Reviewing the Review: October 25 2009

International literature gets a decent workout in today’s New York Times Book Review. I’m about to dive into The Book of Fathers, a 300-year family novel by Hungarian favorite Miklos Vamos, and I’m encouraged to hear that Jane Smiley thinks well of it.

Sigizmund Krzhizhanovsky’s Memories of the Future is a tougher call for me. Liesl Schillinger invokes Gogol and Kafka (three separate times) in her account of this long-dead early Soviet-era modernist’s career collection, but I find myself reading between the lines to detect a strong note of weariness in this putatively positive review. Krzizhanovsky clearly likes to explore the fictional boundaries between surreal dreaminess and reality, and personally I know I can live without a lot of fiction that covers this territory. I always like Liesl Schillinger’s sympathetic reviewing style, but at times I wonder: is she capable of actually panning a book she doesn’t like? That’s not to say that she doesn’t like this one as much as she claims to, but after finishing her review I know that I never ever want to read this book.

It’s more fun when a critic just goes apeshit on a respectable book he doesn’t like, as Tom Shone does with Jan Kjaerstad’s The Discoverer:

Reviewing books doesn’t often feel like real work — not the kind of work that makes you break a sweat or join a union. So when an editor from the New York Times calls you up and asks if you want to review a new novel from Norway, and the nmovel turns out to be not only over 400 pages long and largely set in a fjord, but also Part 3 of a trilogy, Parts 1 and 2 of which ran to over 1,000 pages, with multiple narrators and a nonlinear time scheme — yeesss — then you jump at the chance to take your place as a worker among workers.

This is only one of several funny sequences in which Shone demolishes this book. I know little about Kjaerstad and have no idea whether this assault is deserved or not. But I did have fun reading it.

Further brainy material in this Book Review includes Josh Emmons on The Interrogative Mood: A Novel?, which apparently is constructed mainly from questions, David Hajdu on Robert Crumb’s illustrated Genesis and Gaiutra Bahadur on Amit Chaudhuri’s The Immortals, which seems to have something to do with the Bengali raga scene. Less brainy material includes Mary Duenwald on Juliet, Naked, the latest Nick Hornsby book I won’t be reading.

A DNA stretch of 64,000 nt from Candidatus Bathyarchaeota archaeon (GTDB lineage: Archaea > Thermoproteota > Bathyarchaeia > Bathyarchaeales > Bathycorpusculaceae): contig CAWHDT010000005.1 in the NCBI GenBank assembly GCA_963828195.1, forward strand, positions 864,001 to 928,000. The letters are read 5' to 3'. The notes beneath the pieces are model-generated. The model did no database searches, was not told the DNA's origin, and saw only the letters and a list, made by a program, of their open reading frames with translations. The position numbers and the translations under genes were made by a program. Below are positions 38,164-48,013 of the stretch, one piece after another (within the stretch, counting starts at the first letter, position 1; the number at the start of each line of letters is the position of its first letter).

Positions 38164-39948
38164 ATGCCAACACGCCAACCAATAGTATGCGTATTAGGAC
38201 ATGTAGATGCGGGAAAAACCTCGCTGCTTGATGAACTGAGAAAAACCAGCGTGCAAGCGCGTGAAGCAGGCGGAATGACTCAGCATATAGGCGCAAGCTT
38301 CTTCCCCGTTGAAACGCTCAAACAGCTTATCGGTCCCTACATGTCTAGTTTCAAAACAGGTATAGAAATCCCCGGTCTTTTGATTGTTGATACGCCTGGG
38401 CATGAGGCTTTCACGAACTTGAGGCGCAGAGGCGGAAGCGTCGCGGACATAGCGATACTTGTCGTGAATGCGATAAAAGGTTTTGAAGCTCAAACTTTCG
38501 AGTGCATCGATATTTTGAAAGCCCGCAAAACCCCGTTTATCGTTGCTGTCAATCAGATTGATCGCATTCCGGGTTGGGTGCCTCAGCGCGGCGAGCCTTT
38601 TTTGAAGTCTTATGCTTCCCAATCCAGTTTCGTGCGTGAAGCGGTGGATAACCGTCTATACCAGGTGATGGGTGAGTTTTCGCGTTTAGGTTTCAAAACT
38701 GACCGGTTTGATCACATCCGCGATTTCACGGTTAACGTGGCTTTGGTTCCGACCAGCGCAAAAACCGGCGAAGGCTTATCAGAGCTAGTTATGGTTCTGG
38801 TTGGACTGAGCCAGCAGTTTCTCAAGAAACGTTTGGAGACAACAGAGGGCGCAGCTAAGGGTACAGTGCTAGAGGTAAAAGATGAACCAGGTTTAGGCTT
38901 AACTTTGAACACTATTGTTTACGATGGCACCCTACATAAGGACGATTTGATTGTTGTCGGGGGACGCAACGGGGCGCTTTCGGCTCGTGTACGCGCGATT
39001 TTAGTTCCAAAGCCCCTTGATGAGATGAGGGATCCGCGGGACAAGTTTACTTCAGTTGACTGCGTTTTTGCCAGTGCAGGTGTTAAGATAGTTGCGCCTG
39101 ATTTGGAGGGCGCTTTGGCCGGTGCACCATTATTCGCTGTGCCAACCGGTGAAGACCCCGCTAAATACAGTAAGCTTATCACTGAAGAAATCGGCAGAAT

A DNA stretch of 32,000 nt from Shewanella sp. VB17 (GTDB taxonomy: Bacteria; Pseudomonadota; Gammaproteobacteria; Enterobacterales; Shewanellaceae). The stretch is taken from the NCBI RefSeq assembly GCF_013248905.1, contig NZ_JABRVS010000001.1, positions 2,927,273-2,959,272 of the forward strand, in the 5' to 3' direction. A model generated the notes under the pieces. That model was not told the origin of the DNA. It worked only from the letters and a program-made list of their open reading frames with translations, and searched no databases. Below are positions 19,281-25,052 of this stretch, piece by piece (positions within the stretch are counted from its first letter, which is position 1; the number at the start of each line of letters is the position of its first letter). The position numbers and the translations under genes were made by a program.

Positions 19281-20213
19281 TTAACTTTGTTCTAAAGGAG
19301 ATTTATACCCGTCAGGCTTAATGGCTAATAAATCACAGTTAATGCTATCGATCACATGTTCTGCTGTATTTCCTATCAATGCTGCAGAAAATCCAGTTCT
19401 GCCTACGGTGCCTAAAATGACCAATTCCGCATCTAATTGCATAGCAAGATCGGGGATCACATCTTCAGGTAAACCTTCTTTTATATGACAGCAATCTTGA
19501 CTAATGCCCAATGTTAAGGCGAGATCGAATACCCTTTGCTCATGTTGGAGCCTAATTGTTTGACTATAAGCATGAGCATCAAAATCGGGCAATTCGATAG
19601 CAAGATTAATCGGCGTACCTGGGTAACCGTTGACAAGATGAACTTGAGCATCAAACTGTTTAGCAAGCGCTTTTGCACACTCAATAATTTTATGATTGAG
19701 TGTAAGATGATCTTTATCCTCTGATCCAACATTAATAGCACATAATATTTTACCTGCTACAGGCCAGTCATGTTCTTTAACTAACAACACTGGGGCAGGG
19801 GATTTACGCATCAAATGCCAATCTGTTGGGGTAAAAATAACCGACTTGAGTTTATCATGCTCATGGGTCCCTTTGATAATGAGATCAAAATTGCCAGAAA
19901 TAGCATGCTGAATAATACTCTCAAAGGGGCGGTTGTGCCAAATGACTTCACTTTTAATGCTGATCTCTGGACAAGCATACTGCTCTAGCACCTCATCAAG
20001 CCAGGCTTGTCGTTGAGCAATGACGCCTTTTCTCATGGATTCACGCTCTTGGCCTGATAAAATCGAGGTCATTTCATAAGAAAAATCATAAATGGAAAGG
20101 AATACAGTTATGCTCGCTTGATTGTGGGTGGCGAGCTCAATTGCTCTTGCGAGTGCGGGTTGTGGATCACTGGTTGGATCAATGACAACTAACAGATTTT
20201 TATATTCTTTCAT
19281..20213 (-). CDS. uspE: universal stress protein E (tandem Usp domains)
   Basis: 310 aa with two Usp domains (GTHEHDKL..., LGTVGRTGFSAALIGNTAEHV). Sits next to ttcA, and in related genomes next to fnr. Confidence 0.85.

Speaking of books I won’t be reading, Gregory Cowles is very kind to Jonathan Lethem’s Chronic City in a lush cover piece. I’ve expressed my lack of affection for Lethem’s fiction enough elsewhere, so I’ll just keep quiet about this one. Whatever you like, Book Review.

I respect book reviewer and Internet-culture critic John Freeman, author of The Tyranny of Email — in fact, I’ve exchanged emails with Mr. Freeman (true to his dislike of the form, his email style is very brief). I would be excited to read nearly any book by John Freeman, so I’m disappointed to find he’s got nothing better to do than join Lee Siegel and Andrew Keen on the bash-the-Internet bandwagon. These kinds of books feel simplistic and obvious to me, and future generations are sure to laugh at them all. At least Ben Yagoda seems to get it, and takes Freeman’s book convincingly to task for assuming that technological innovation can only have a destructive, never a constructive, effect on human creativity.

One Response

  1. Also, note the strange jab at
    Also, note the strange jab at flash fiction in the Lydia Davis collection review: “Years before National Public Radio elevated flash fiction into contest fodder for the terminally distracted…”

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